I had not read any of SHARON FIFFER’s work until I picked up the latest paperback (number three in the series), The Wrong Stuff ($9.99). I quite enjoyed it. I loved the character, Jane Wheel, an antiques lover and a picker for various antique shops, and her long time friend Tim. I learned about antiques, fakes, and just general stuff about the antiques business. The other books in the series are Killer Stuff ($9.99), Dead Guy’s Stuff ($9.99), and the fourth has just been released in hardcover, Buried Stuff ($33.95).
Lord Byron expert Grace Hollister who was introduced to us in DIANA KILLIAN’s first novel, High Rhymes and Misdemeanors ($8.99), is back for her second escapade in Verse of the Vampyre ($10.50). Grace has extended her stay in the Lake District to do research and to act as advisor to a local production of The Vampyre, a play written by Lord Byron’s doctor John Polidori. While accidents and murder befall the cast, Grace is trying to sort out her feelings for ex-jewel thief Peter Fox. Light and charming.
My memory is not the greatest but I believe I picked both of the following books last year when they were published in hard cover (or was it Wendy?). They are now in paperback and if you like novels set in England you will enjoy both of these. Phoenix ($10.99) by JOHN CONNOR introduces DC Karen Sharpe and DCS John Munro. Bloodless Shadow ($10.99) by VICTORIA BLAKE introduces London PI Samantha Falconer. Samantha’s latest case takes her to Oxford where she must not only investigate the disappearance of a woman but also confront demons from her past. Especially when she receives a letter from her father who she thought had been dead for the past twenty years. Both excellent reads and I am looking forward to more.
One of the authors I met at BoucherCon was CHARLES BENOIT. I had been invited to the Poisoned Pen Press party and at one point, finding myself alone and not wanting to look like a total git, I sidled up to a small group of people and tried to horn in on the conversation. I did my best to look interesting and attractive, and, I guess I must have managed as they didn’t tell me to take a hike. But being authors and kind people, they have learned to not do that. Although, when I let on that I was a mystery book monger they wanted my bona fides--the noive—and they quizzed me rather well. Having passed the test, they deigned to accept me into the group and we spent a happy twenty minutes talking mysteries. Fast forward to a few weeks later and casting about for something to read I happened on Relative Danger ($34.95) by the one and same Charles Benoit. What a delight it turned out to be. I have started so many awful books, uninteresting, uninspired, badly written, that anything even approaching mediocre would have been acceptable. This one leaves mediocre so far behind, that I, like Booklist, which gave it a starred review, asked “Where has Charles Benoit been hiding? With a debut novel this good, it’s hard to believe he hasn’t published at least 10 previous books….” Booklist put it rather more elegantly than I would have. Here he’s been, lurking, on the other side of Lake Ontario and I had no clue; maybe they were right to question my bona fides. This was such a fun romp through Casablanca, Cairo and Singapore, full of such great characters, and so witty, that I just didn’t want it to end and I’m eagerly awaiting his next offering. Another great thing about the book: Charles knows when to end it. It’s not your bloated, here we go again, five hundred page tome. It’s half that and, for my money, just the right length. A debut novel that you should have in your collection. I’ve made arrangements for twenty signed first editions, so get ‘em while they’re hot.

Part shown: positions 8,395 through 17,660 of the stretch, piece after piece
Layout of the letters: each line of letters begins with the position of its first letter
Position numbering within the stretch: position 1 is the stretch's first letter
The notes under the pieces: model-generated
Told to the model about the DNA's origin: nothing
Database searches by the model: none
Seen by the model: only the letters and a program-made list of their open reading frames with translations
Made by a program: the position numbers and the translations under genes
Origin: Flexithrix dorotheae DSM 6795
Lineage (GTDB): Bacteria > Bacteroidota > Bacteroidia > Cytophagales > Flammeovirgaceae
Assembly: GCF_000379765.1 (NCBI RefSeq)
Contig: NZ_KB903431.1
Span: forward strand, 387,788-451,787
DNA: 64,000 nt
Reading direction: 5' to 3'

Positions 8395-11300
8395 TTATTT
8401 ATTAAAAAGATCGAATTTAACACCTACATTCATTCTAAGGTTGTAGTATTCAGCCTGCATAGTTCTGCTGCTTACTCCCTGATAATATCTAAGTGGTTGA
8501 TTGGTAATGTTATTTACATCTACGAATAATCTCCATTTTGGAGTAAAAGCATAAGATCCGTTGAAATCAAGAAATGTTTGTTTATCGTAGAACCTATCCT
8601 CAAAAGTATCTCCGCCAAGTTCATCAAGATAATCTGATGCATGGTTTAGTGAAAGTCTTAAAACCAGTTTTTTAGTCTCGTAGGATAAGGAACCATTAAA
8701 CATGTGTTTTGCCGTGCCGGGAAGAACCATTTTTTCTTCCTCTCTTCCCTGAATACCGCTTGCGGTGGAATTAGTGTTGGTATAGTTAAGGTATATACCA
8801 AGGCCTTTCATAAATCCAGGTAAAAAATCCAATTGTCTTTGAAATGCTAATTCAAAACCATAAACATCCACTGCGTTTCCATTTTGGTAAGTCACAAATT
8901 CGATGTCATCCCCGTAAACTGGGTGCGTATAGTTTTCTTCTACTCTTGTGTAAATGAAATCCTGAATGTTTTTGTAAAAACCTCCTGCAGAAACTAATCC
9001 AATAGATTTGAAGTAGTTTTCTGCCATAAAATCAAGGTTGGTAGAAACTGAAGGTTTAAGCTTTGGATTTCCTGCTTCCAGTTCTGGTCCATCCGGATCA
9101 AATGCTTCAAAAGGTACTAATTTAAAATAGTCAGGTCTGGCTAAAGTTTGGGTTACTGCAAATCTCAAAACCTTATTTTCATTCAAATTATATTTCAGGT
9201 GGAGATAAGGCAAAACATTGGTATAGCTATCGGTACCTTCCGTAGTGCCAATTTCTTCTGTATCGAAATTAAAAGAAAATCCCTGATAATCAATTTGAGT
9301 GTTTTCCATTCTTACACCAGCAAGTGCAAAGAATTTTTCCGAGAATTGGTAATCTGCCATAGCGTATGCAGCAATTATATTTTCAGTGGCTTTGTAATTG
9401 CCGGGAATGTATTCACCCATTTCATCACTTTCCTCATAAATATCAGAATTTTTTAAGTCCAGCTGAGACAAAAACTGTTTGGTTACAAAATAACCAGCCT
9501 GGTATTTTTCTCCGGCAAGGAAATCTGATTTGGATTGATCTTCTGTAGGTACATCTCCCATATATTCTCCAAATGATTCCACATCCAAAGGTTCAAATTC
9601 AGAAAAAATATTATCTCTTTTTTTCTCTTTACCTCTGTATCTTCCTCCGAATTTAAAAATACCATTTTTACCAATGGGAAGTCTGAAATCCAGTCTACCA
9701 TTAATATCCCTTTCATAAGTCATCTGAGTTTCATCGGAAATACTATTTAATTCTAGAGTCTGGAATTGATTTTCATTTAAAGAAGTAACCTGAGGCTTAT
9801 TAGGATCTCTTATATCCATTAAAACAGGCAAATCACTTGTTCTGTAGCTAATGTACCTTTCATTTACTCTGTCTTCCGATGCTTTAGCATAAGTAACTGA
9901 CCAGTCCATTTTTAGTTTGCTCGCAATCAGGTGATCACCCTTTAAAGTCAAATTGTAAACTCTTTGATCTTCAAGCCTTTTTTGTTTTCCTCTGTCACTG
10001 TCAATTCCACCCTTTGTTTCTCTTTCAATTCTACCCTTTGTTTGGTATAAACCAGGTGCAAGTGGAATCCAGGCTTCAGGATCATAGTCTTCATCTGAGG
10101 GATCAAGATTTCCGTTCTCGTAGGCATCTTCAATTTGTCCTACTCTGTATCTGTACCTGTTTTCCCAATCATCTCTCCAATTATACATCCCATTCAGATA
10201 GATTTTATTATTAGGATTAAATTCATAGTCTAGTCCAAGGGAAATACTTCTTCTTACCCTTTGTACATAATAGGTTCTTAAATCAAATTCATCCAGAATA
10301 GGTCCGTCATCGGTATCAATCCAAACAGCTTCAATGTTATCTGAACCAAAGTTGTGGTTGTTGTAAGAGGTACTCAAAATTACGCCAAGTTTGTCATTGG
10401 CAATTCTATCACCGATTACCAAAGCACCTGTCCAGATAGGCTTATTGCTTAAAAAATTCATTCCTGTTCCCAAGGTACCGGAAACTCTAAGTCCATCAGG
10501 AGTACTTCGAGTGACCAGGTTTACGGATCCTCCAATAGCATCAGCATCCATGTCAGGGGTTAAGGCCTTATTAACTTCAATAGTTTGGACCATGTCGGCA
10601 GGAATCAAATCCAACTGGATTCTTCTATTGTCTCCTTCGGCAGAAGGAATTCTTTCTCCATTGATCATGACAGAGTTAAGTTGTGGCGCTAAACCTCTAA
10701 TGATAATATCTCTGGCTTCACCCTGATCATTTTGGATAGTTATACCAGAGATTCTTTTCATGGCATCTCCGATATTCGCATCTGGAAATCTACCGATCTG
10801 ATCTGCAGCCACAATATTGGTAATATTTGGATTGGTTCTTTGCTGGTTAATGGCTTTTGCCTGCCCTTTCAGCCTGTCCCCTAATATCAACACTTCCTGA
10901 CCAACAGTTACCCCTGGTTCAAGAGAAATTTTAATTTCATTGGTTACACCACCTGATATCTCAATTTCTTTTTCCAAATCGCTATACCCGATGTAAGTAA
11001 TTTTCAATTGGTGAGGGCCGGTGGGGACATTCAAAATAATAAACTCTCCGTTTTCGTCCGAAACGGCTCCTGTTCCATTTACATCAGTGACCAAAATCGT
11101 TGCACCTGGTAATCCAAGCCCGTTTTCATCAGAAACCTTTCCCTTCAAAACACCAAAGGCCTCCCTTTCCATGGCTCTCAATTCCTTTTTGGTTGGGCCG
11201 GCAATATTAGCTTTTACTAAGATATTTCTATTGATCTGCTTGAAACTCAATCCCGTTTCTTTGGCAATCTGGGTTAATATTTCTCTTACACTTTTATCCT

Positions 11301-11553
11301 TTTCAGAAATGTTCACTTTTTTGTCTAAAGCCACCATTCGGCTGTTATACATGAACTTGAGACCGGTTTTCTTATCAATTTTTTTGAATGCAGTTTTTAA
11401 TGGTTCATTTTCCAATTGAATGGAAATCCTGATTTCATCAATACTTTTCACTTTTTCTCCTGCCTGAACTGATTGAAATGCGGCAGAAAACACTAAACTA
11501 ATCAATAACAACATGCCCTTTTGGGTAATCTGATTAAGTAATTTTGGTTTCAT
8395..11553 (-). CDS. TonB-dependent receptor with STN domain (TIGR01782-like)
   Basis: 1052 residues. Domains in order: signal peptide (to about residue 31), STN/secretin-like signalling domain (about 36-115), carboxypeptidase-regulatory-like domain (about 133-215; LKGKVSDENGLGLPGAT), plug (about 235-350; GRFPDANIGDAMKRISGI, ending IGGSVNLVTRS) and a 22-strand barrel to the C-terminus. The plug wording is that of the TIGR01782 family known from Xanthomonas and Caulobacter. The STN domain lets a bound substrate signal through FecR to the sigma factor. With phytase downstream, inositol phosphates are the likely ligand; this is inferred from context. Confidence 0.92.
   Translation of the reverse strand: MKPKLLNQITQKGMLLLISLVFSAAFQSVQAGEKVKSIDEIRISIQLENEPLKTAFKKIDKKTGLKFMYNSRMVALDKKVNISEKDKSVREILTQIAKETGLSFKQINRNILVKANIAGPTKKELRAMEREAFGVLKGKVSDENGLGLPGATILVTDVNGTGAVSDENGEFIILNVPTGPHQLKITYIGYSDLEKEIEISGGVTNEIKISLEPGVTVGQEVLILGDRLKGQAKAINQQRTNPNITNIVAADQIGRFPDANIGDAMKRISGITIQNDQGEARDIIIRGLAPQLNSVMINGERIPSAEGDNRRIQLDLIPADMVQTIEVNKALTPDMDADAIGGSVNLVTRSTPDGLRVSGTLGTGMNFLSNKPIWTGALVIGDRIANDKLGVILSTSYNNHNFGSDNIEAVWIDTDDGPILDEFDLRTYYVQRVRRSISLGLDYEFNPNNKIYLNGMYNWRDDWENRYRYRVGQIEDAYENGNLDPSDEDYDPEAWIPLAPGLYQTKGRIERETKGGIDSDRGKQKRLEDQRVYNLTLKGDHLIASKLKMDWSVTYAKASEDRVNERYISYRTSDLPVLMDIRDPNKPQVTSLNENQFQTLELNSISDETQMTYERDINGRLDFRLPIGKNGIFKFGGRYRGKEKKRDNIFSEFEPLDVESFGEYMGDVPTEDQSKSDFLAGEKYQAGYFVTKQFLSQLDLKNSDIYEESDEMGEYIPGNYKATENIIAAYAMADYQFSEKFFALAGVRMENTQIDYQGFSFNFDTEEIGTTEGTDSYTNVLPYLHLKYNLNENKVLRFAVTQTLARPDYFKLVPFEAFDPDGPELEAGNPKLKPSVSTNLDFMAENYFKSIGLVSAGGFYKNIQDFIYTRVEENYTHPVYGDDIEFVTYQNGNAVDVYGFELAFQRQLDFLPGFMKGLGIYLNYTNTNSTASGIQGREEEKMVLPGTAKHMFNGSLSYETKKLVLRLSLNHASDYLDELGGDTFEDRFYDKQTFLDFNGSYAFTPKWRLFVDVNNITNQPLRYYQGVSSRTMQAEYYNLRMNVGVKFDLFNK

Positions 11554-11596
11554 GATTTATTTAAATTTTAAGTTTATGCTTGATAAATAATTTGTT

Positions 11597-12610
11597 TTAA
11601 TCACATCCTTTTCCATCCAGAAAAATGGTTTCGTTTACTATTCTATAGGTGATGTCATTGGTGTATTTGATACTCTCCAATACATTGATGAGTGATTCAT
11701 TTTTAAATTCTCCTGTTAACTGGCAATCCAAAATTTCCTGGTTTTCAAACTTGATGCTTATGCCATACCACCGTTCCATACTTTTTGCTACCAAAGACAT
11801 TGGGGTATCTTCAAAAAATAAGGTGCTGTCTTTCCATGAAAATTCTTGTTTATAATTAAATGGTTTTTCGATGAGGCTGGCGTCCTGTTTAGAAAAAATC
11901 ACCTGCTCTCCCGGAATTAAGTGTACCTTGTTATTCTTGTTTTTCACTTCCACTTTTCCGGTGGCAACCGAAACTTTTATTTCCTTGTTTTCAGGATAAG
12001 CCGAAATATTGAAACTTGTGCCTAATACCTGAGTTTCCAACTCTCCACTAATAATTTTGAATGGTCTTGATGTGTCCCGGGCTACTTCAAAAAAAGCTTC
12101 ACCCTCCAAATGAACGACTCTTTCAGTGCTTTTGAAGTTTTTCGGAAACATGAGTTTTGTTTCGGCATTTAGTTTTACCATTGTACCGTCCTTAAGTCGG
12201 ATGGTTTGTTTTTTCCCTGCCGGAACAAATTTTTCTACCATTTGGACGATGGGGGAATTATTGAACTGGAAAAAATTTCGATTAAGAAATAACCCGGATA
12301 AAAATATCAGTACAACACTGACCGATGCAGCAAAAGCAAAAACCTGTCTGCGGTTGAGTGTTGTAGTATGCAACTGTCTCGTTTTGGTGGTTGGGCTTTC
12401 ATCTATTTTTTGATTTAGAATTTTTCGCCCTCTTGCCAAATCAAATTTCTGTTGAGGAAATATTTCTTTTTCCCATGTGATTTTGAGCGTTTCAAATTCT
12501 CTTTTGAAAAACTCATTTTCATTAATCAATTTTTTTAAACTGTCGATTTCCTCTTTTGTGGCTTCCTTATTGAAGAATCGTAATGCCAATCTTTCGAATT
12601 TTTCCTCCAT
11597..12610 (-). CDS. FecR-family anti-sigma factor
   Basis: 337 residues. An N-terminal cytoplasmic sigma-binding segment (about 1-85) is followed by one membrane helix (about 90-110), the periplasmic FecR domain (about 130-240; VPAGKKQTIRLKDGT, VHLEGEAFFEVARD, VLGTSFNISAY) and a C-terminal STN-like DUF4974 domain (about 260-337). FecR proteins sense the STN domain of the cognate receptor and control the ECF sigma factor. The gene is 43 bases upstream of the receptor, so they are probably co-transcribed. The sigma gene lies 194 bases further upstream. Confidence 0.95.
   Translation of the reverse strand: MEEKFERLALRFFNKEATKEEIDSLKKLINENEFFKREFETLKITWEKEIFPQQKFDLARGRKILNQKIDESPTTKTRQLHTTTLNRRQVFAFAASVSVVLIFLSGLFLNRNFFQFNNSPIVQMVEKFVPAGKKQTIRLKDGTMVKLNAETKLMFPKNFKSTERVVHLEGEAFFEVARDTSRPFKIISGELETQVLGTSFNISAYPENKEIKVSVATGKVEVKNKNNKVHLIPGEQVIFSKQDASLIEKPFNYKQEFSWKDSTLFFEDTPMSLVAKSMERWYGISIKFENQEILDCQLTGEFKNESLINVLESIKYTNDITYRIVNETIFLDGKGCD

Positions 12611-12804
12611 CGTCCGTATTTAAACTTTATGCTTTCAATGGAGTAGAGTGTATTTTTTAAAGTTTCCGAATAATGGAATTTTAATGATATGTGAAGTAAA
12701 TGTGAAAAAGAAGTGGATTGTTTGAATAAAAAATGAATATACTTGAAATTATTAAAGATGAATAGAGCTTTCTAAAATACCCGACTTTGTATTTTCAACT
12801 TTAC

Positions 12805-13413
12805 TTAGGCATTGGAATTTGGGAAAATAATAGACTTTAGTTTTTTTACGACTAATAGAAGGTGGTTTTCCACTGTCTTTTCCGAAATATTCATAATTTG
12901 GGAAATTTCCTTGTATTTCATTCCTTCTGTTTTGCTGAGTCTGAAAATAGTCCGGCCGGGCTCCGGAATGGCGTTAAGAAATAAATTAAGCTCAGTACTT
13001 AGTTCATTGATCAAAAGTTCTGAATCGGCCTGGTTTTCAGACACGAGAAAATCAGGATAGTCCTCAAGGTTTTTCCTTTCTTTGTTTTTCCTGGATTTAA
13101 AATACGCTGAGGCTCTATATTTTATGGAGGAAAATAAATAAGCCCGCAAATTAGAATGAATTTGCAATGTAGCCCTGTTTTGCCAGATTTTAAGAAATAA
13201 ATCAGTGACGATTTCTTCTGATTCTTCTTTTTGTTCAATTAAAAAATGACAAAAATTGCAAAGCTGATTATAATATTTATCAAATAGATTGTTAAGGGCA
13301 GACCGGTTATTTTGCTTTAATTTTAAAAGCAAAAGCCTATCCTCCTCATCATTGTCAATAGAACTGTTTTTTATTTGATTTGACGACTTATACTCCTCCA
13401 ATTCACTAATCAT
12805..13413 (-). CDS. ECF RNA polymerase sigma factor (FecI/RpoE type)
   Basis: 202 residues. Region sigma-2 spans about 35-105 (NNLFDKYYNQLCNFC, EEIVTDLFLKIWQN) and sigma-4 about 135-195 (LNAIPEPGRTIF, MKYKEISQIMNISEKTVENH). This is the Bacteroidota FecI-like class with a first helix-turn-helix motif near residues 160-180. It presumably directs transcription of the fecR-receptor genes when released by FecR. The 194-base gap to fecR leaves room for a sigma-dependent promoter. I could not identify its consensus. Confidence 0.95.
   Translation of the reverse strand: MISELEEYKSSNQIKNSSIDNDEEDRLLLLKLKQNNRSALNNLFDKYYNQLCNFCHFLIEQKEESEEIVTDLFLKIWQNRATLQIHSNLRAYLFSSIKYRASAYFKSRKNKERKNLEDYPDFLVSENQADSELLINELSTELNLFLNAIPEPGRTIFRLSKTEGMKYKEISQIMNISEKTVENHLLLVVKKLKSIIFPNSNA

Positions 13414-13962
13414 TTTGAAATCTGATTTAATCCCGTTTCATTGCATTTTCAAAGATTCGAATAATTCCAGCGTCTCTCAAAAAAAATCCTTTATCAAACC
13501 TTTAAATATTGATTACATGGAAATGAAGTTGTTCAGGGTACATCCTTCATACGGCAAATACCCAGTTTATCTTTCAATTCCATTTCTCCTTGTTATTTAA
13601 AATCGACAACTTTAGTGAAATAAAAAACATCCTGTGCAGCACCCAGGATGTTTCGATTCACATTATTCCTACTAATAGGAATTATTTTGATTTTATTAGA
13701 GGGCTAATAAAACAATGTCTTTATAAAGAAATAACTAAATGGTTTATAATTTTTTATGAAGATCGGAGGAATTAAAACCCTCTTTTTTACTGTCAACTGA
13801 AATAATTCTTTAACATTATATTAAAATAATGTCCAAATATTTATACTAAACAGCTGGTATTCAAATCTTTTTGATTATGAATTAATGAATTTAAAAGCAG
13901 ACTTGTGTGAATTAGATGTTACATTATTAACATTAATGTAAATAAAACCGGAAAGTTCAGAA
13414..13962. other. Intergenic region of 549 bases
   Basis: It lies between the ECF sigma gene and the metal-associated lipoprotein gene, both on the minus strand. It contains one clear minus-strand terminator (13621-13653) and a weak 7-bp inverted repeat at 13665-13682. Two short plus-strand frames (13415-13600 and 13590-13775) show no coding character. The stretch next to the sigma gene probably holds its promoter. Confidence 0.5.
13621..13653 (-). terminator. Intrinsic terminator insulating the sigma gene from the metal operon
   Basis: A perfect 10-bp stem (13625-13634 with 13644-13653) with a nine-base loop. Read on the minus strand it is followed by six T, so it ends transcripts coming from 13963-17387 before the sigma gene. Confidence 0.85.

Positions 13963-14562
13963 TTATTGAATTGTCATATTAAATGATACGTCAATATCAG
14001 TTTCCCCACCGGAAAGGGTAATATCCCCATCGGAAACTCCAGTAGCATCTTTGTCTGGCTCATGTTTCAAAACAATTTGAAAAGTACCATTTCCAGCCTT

Another debut novel, albeit one that I had a little bit of trouble with, that I want to bring to your attention, nonetheless, is Skin River ($33.95) by STEVEN SIDOR. Met him at BoucherCon Toronto, as well, got him to sign a few copies of his fine debut novel and learned that his name is pronounced “cider”, as in the juice pressed from apples. This is a very different debut novel than the one above but the reviews it’s been garnering are excellent. This one is a dark, chilling tale of the past not staying buried. Our hero is Buddy Bayes, a man with a past, who is trying to live a quiet, peaceful life as a tavern owner in Gunnar, Wisconsin. Dark enough, but not overly. My trouble with the book? Occasionally I found the author using unfamiliar syntax, using words in unfamiliar construction, at least unfamiliar to me, and that made the reading clunky at times. I like words to flow and these would feel like speed bumps. Now, it’s entirely possible, that given I’m a basic foreigner and English is my second language, that this is not a problem you’ll have. I did. Be that as it may, I’m quite pleased to have a copy of this book in my collection and look forward to the second Buddy adventure and would suggest you read it.